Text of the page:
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Trisha Gupta

Trisha Gupta is a Delhi-based writer and critic. Read more of her work on her blog Chhotahazri (

Our pictures & their public at the Osian’s Cinefan Film Festival

mong the 'unmissable' sights at the recently-concluded 12th Osian's Cinefan festival was that of Anurag Kashyap sitting on the stairs behind Siri Fort III, smiling a little sheepishly as excited fans took turns to be photographed sitting next to him. Dibakar Banerjee, walking down a corridor with a small swarm of young men attached to him, swivelling his head around at intermittent intervals to say " This e-mail address is being protected from spambots. You need JavaScript enabled to view it ", came a close second.

Banerjee and Kashyap, posterboys for a new off-centre Bombay cinema, were both present at the 11th Osian's, too. That was 2009, when Festival Director Mani Kaul first introduced a section called NewStream, involving in-depth conversations with directors who were working within the Hindi film industry, pushing for (and getting) commercial releases, but also producing a slow trickle of work that challenged at least some of the tenets of mainstream Bollywood.

Media students made their presence felt, asking technical-sounding questions that might have been annoying if they weren’t so sincere.

In the two years that Osian's has been in cold storage, that slow trickle has become a steady flow – the first half of 2012 has already seen films as diversely adventurous as Kahaani, Paan Singh Tomar and Vicky Donor become box office hits. Vicky Donor, Paan Singh Tomar and Banerjee's Shanghai were screened to packed houses at Siri Fort. Many NewStream sessions were also well attended, with their directors and crew members in tow. The second part of Kashyap's epic Gangs of Wasseypur, now in theatres, had its Indian premiere at the festival, with the tickets drying up almost as soon as they were made available.

Festival purists might look askance at the queues for GoW 2, which were longer and more committed than for any of the 15 World premieres, 13 Asian premieres and 103 other Indian premieres at the festival this year – none of which were due for commercial release in four days. But the queues did bring in a large number of people who might otherwise never attend a film festival, and some who seemed to have never before entered Siri Fort Auditorium.

One couple arrived to buy tickets with their six-year-old and 10-year-old, and seemed surprised and distressed to find that there were actually film theatres in India that wouldn't let their little darlings in. Little did they know how distressed they might have been if they had stumbled, kiddies in tow, into one of the sexually explicit screenings in the Freedom of Creative Expression section– say Pasolini's unwatchably disturbing Salo or The 120 Days of Sodom – or the much-talked-about but tragically underwatched package of contemporary pink (erotic) films from Japan.

I heard at least one 50-something lady giving unsolicited advice to a younger man who simply couldn't contain his disbelief that GoW 2 tickets were already over: "That you can watch in theatres. Why don't you watch some other films?" The man was unimpressed – he may not have watched any Chinese cinema, but he recognised patronising behaviour when he saw it.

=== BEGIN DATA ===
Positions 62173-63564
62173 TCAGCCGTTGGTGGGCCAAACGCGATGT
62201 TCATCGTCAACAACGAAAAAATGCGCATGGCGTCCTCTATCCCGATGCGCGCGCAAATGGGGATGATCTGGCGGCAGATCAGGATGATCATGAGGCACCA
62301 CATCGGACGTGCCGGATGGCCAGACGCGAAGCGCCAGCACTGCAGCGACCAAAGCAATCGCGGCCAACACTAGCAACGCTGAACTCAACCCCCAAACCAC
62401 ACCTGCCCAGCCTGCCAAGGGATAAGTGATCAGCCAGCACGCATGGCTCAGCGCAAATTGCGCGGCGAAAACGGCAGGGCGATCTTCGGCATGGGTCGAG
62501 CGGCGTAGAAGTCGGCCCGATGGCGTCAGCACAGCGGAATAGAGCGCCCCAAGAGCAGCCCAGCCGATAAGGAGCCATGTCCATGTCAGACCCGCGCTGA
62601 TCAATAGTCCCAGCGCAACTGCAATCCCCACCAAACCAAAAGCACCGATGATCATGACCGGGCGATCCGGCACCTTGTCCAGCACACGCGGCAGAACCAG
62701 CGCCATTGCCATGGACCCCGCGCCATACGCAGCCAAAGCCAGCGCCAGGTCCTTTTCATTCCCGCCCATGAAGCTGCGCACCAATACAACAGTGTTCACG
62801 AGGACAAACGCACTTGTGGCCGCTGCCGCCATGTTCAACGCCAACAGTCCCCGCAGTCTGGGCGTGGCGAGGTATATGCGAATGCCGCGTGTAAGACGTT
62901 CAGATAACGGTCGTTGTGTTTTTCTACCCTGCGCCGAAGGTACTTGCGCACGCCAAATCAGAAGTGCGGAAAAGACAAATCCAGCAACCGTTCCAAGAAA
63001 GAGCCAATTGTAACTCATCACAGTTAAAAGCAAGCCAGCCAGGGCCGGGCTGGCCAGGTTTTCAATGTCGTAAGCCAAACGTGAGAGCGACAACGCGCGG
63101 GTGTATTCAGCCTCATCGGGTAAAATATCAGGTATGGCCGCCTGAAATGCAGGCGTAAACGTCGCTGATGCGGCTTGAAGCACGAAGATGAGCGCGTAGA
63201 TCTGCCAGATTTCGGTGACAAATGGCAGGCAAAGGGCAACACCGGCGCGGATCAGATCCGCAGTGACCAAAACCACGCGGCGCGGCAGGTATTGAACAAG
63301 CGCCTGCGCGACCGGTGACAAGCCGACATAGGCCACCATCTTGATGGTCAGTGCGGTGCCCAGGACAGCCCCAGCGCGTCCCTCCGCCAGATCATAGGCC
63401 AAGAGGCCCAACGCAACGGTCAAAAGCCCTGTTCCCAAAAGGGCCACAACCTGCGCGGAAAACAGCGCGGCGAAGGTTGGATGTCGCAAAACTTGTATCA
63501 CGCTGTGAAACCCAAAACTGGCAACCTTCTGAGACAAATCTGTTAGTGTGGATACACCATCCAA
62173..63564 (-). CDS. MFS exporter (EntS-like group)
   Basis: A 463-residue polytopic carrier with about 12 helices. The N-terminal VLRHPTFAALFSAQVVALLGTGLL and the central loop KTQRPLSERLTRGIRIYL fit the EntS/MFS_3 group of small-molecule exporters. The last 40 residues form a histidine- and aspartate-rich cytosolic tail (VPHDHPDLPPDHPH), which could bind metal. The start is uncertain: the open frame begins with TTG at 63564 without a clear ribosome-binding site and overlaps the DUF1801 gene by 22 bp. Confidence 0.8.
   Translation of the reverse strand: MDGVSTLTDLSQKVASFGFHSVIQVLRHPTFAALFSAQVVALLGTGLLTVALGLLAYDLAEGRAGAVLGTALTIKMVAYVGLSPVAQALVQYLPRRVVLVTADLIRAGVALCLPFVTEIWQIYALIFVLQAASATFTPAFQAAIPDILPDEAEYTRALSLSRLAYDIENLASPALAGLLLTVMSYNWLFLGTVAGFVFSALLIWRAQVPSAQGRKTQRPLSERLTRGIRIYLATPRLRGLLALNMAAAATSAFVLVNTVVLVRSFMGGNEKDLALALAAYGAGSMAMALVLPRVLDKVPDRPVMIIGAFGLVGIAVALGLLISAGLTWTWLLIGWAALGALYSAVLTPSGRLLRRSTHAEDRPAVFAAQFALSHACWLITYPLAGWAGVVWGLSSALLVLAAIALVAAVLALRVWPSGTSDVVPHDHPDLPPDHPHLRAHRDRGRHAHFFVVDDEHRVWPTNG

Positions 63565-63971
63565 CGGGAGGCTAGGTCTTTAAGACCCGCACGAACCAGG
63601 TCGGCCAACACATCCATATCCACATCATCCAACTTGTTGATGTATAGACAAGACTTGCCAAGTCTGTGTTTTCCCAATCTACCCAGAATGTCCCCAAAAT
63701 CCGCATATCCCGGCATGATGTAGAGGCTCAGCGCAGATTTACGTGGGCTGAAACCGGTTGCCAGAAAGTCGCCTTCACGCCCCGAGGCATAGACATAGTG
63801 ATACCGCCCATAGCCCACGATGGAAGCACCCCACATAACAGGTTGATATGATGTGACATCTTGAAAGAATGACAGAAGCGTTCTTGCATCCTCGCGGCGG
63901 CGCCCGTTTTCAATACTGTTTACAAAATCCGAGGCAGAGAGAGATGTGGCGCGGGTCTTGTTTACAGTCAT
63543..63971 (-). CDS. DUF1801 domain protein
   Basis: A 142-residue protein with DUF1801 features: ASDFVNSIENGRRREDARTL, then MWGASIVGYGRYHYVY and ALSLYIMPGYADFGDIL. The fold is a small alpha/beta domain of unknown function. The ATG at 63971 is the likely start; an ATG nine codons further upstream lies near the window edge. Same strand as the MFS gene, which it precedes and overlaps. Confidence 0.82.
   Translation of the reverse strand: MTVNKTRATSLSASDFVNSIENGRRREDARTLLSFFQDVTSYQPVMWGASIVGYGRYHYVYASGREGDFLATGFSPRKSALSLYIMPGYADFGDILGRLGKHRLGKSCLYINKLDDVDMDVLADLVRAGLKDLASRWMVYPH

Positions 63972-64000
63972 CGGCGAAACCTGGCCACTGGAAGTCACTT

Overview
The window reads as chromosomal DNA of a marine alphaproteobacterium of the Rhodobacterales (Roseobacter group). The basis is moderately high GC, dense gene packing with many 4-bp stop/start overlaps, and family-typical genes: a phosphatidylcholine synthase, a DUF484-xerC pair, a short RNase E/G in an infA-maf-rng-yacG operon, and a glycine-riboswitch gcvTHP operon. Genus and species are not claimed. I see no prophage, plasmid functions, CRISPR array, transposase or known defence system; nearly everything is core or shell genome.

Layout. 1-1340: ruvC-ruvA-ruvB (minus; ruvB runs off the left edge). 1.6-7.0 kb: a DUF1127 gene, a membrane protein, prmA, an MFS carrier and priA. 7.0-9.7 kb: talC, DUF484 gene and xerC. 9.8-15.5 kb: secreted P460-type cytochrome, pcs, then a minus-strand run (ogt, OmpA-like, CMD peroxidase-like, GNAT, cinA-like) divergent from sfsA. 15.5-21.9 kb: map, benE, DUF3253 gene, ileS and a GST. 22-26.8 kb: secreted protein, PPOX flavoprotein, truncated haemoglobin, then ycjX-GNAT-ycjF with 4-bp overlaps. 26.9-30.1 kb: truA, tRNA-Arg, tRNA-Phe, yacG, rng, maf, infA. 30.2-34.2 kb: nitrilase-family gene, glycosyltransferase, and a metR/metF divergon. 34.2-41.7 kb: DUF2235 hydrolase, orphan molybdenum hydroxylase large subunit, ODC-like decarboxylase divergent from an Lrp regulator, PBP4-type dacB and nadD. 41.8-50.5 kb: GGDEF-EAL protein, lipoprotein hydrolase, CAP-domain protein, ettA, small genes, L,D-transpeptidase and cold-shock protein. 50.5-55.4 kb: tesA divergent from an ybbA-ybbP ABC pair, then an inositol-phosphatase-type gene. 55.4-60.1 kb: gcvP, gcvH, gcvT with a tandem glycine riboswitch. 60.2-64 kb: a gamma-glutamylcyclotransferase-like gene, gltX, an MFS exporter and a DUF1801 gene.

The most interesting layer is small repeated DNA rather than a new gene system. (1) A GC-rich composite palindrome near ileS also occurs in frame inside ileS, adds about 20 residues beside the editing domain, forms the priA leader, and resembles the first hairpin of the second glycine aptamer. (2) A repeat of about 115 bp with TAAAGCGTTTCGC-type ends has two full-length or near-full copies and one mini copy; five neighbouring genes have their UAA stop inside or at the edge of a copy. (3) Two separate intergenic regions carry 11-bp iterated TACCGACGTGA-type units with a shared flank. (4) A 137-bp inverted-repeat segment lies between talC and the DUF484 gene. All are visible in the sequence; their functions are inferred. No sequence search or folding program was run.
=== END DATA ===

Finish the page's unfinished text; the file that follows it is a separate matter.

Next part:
here were the usual festival encounters, too: a documentary filmmaker complaining that PVR Director's Rare was actually sabotaging indies by releasing them in expensive theatres that were too far from her house; young men insisting that the Bangladeshi film, Meherjaan, could not be watched because it had Jaya Bachchan in it and "how can you bear her?"; people sharing shock, awe, rants and raves.

Barring a small core of film festival junkies, though, the crowds at Osian's seemed new and largely young. Many seemed to be media students and aspiring filmmakers, who made their presence felt at screenings, asking technical-sounding questions about kinds of cameras and natural light that might have been annoying if they weren't so utterly sincere.

They may not have been mobbed like Kashyap or Banerjee, but there were appreciative audiences and admiring fans for many other Indian filmmakers. The superb Marathi film Masala, directed by debut director Sandesh Kulkarni (but produced and written by Umesh Vinayak Kulkarni and Girish Kulkarni of Deool fame) had its share, as did cinematographer Ajay Bahl's directorial debut BA Pass, based on Mohan Sikka's story The Railway Aunty, Dhiraj Meshram's Baromas: a Marathi novel about Vidarbha farmers turned into a Hindi film, and Prashant Bhargava's high on atmosphere, low on plot, Patang.

There has been some sniffing about BA Pass winning Best Indian Film, perhaps because its noirish air of deliberate excess is being (mis)read as melodrama. The best Indian films at the festival were either not in competition (Masala) or had been placed in the wider First Features category: Bikramjit Gupta's Achal (The Stagnant), a profoundly atmospheric meditation on contemporary Kolkata, and the more crowd-pleasing Hansa, which won Manav Kaul an Audience Award and a Jury award.

The range of Indian films somehow emerging in the shadow of Bollywood and every-other-wood certainly deserves celebration. But then one looks at a Baromas and wishes it didn't have that lavani item song thrust in. One watches the marvelously unpredictable Modest Reception from Iran or the superbly understated Beyond the Hills and wonders when we'll make films like these. Perhaps, when we stop taking photos of Kashyap and Co and start sitting around in the Siri Fort lawns actually talking cinema.

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